Tropical Depressions

Winner of the 1987 Iowa Poetry Prize

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100 pages

"[In Glaser's book] we are invited to lose ourselves in a brand of language that is consistently rich, specific, lyrical and brightly evocative."—Ohioana Quarterly

"The struggle to resist what is easy, what is expected, is what brings delight after delight for the reader. Not only does Glaser resist using strict form in poetry, but he also adds that he wants to 'deconstruct nostalgias,' which pokes fun at the serious literary theorists, while it peels away at what he has lived through, what he is forced to live as the stable family man/teacher, in order to get at his core or at least at that troubled, energetic self that seems to haunt most of his best work."—The And Review

"There's an awful lot of blood, mucus, urine, and semen dripping through these poems."—American Book Review

"[This book] is most alive in the language. Glaser has a distinct voice. No matter what, this voice carries through with an odd mixture of irony, satire, wonderment, and sometimes just a barely contained snarl. This is a persona the reader can find, if not a friend, at least someone who cuts to the heart of the matter…."—Mariann Hofer in Ohio Writer

Robert Frost's ovenbird question was, "What to make of a diminished thing?" This new volume of poetry by Elton Glaser answers that question on a personal level, by broadening the sense of loss and exile until it envelops our common concerns of the twentieth century: the loss of love, faith, civility—all the old verities diminished and distorted.

While the first two sections of the book raise exuberant laments for the domestic, artistic, amatory, and religious life, the third section of poems moves beyond complaint to celebration. The complainer, purged of his grievances, leaves behind a northern exile and moves somewhere closer to home. In these final poems, Glaser returns to the South and his native city of New Orleans. Without nostalgia for the romance of moonlit magnolias, without denial of the region's dark past, he voices a more measured, more settled view of the world, one of balance and hard-won acceptance.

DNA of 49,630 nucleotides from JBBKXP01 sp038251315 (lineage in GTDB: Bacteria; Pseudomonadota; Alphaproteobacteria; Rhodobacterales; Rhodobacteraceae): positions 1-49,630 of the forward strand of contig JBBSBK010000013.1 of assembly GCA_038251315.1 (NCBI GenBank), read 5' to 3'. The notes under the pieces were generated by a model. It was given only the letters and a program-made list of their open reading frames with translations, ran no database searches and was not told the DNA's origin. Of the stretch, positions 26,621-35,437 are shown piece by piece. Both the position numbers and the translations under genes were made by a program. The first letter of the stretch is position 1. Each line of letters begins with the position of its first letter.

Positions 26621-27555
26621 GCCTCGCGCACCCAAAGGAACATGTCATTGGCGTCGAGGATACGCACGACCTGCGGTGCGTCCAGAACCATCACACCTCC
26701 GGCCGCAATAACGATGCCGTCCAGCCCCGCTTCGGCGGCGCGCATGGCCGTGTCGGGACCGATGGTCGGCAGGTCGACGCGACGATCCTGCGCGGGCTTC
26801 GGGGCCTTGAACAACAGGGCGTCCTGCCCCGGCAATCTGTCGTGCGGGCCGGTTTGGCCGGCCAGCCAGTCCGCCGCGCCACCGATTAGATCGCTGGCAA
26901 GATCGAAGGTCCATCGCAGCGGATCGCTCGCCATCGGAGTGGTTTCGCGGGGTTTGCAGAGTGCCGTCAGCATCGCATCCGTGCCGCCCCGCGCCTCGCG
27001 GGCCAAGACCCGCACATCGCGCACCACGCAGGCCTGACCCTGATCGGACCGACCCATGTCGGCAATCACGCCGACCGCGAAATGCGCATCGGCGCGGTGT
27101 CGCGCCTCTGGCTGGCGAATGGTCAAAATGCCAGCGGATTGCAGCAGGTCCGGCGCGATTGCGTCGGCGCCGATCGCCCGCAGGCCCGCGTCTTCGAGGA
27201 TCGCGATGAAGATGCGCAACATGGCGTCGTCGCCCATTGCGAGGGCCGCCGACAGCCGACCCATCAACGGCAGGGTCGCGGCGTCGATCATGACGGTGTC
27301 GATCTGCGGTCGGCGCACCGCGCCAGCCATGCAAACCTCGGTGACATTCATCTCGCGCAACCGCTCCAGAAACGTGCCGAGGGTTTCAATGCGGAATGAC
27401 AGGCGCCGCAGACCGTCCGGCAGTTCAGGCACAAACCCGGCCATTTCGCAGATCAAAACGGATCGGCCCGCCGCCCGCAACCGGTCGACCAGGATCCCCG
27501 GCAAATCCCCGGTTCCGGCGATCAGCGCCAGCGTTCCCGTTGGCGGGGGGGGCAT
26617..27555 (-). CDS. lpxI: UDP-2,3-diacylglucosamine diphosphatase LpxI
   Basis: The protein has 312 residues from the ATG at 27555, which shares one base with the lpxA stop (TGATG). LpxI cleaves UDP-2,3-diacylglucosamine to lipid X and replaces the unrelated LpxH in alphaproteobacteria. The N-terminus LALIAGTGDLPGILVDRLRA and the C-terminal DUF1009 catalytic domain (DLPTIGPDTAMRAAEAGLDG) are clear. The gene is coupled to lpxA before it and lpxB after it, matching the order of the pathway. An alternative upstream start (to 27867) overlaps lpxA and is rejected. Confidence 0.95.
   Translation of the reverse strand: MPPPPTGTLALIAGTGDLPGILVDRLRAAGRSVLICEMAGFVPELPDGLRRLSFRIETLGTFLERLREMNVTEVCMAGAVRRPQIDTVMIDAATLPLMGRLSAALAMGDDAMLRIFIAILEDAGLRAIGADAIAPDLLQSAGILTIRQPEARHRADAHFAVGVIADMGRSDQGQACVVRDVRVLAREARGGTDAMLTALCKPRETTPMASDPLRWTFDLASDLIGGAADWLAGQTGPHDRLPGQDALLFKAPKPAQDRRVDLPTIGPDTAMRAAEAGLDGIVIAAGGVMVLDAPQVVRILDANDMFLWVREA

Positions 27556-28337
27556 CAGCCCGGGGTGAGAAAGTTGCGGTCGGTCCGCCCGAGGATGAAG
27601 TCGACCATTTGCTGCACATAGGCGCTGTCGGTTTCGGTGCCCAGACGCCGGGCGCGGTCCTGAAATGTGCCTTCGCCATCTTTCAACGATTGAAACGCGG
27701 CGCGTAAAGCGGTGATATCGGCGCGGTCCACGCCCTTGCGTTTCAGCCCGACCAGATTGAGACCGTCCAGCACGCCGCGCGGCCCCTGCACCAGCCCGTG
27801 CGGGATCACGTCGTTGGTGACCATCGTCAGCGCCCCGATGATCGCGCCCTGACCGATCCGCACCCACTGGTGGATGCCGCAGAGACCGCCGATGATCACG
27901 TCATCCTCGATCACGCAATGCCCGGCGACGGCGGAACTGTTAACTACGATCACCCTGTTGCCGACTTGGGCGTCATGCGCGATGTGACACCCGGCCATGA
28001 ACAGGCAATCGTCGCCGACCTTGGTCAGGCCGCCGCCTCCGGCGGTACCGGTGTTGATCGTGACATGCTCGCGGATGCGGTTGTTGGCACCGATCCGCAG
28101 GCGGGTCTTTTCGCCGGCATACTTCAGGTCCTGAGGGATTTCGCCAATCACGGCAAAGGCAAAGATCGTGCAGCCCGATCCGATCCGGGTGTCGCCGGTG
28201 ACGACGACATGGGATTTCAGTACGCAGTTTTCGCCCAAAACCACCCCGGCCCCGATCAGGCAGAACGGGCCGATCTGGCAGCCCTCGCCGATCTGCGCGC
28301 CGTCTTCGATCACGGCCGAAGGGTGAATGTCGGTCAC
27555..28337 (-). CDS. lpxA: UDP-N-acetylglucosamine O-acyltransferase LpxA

Table of contents: 



Complaint against Crows

Festive Songs on Lesser Occasions

El Rancho Roacho

Mal de Moi

Ground Level

The Lesson

Corrosive Sublimate

Hogtown Stomp

Elegant Solutions

Homage to Catatonia

Coming and Going


New Year’s Fear

Planting the Flag




Storm Damage


Holograms of the Holy

Syllabus of Errors

Dolls Divided

Dolls Reading Descartes

Ragdoll Raga

Excursions on the Ontological Plan


Deciduous Variations on Akron

Seasonal Adjustments

Complaint against Complaint



Views of the Vieux Carré

Moonwalk on the Mississippi


Fantasia on Tchoupitoulas Wharf

Magdalena of Decatur Street

Elegy for Professor Longhair


Mosquito Hawks

Cajun Graveyard

High Ground in Louisiana

Chicken on Sunday


At Bay St. Louis

Wading the Gulf

Possum County Breakdown

Red Beans & Rice


Coming And Going

Whatever we get out of this,
It's not enough. Once,
I could rattle a flat highway
To somewhere else, on the front seat
A jug of monkey rum
And miles behind me a woman
With her heart blown out, soaking
The motel bed in moans,
As the moonlight fell
Face down in the parking lot.

After the wrong turns
That heaved us here, as far
From heaven as from hell,
We brood over the blame:
The unforgiving shifts of weather; a blur
Where the plot lines rise
Out of smalltalk into crisis;
Havoc in the maps. Looking for
The only road left open, the course
Of least grief, we try
To take it all back,
Like wheels sidewinding deep
In mire and loose gravel,
In the slack panic of regret.

But the way I feel tonight,
Neither misery nor mercy
Can steer me through the mudmaze
Or heal my needs. And already
It's too late for anger,
The kind that patches up
The wound it's opened, poultice
At the pressure point; too late
For apologies, the rearview retrieval
Of colliding lives. I want to
Put the pedal down again and leave
Blue smears and smoke
When I drive these shaken dreams away.